The aperture is an expandable ring inside the body of the camera which is measured in f stop (see diagram). Aperture can also control depth of field, a small f stop can offer a shallow depth of field whereas a larger f stop can offer a wider depth of field for example taking a school photograph, whereas you may want a shallower depth of field on a macro wildlife photography or portraiture.
1) How will the size of aperture affect exposure?
A larger aperture hole (smaller f-stop) will let in more light meaning the image will be brighter whereas a smaller aperture hole (larger f-stop) will let in less light.
2) What potential problems could this create?
By having the aperture hole too larger you could over exposure your image on a bright day and if the hole is too small on a darker day the shutter speed will be slower so you may experience camera shake and blurring of the image.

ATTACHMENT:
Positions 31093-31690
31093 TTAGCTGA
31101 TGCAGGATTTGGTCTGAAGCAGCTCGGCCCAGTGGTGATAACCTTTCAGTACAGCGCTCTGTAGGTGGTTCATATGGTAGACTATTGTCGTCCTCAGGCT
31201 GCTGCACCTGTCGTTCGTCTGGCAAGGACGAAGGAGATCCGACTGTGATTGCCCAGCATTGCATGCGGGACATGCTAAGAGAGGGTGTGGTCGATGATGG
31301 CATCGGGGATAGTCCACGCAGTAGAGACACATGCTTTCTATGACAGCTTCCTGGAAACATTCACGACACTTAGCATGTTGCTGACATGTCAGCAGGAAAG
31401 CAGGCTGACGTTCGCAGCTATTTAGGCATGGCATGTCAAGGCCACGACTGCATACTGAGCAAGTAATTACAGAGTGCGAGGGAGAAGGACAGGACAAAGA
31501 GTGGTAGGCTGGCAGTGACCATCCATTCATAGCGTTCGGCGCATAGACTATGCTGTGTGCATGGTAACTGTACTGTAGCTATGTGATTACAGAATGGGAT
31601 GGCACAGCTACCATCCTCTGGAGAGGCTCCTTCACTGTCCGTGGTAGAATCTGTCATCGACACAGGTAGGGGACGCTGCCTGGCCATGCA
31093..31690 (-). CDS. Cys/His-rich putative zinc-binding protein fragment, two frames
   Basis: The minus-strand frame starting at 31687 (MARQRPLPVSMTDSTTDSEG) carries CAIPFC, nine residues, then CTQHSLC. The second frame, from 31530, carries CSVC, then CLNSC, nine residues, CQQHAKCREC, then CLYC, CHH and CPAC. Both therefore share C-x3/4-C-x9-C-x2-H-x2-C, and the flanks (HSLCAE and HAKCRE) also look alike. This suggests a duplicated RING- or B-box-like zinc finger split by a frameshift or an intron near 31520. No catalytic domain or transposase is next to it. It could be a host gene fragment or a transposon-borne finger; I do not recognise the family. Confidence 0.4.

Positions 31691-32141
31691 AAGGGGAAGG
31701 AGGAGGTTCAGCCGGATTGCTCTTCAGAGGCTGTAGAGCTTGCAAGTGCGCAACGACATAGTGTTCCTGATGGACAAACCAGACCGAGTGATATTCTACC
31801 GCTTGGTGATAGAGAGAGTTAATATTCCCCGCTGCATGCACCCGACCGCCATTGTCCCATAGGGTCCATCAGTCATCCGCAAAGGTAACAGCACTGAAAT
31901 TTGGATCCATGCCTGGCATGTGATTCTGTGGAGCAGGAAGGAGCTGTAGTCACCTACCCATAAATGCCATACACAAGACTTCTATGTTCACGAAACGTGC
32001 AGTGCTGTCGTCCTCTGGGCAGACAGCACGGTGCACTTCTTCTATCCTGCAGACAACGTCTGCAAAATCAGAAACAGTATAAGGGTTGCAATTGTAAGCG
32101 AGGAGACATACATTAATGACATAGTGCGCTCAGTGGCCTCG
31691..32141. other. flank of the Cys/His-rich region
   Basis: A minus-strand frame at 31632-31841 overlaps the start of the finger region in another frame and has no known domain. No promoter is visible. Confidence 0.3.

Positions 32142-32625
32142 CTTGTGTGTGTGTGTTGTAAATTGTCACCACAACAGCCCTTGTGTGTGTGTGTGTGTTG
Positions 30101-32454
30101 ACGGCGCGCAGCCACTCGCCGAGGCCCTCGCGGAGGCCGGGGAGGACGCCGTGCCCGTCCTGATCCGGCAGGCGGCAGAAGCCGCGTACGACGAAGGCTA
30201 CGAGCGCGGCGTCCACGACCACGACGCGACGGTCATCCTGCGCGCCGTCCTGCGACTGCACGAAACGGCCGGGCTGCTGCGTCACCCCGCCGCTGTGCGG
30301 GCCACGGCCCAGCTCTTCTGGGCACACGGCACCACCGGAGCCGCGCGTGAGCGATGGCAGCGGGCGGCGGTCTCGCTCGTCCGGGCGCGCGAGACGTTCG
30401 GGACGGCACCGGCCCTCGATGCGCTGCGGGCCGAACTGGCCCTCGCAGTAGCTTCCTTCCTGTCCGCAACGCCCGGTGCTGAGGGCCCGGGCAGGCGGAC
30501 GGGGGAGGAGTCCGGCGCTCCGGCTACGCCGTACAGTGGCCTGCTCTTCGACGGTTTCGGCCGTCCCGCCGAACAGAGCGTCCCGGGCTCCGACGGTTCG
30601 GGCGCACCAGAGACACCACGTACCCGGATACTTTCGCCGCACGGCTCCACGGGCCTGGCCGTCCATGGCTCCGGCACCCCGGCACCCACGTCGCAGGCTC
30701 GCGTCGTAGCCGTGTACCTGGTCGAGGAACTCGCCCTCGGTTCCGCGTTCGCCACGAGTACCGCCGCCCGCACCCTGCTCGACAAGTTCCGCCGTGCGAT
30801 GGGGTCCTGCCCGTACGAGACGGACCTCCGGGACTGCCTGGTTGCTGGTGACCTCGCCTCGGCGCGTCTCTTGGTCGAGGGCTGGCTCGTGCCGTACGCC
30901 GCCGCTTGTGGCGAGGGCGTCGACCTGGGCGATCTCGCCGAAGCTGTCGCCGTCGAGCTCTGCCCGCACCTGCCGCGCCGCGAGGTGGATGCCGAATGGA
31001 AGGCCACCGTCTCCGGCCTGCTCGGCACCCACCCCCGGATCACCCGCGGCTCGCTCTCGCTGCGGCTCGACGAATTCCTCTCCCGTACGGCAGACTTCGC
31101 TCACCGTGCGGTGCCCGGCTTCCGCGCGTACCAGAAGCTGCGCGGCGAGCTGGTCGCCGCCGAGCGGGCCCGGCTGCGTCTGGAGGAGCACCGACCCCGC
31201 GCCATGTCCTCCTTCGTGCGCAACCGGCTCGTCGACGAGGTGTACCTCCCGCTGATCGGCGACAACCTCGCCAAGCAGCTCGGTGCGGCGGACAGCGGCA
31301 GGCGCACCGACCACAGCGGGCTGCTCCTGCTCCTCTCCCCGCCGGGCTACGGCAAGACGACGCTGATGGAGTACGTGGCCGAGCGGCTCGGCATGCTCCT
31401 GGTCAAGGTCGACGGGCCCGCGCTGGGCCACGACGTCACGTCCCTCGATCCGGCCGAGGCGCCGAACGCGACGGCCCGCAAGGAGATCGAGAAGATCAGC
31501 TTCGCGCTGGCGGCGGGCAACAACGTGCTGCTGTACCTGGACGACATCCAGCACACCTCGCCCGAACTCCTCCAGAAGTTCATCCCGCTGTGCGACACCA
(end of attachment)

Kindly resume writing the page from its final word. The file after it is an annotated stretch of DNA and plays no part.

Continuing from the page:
3) How could you compensate these problems?
The ISO is probably the easiest option to compensate these problems, on a brighter day use a lower ISO (about 100) which makes the camera filter less light sensitive and on a darker day or inside use a higher ISO (can range from 800 -3200) to make the filter more light sensitive.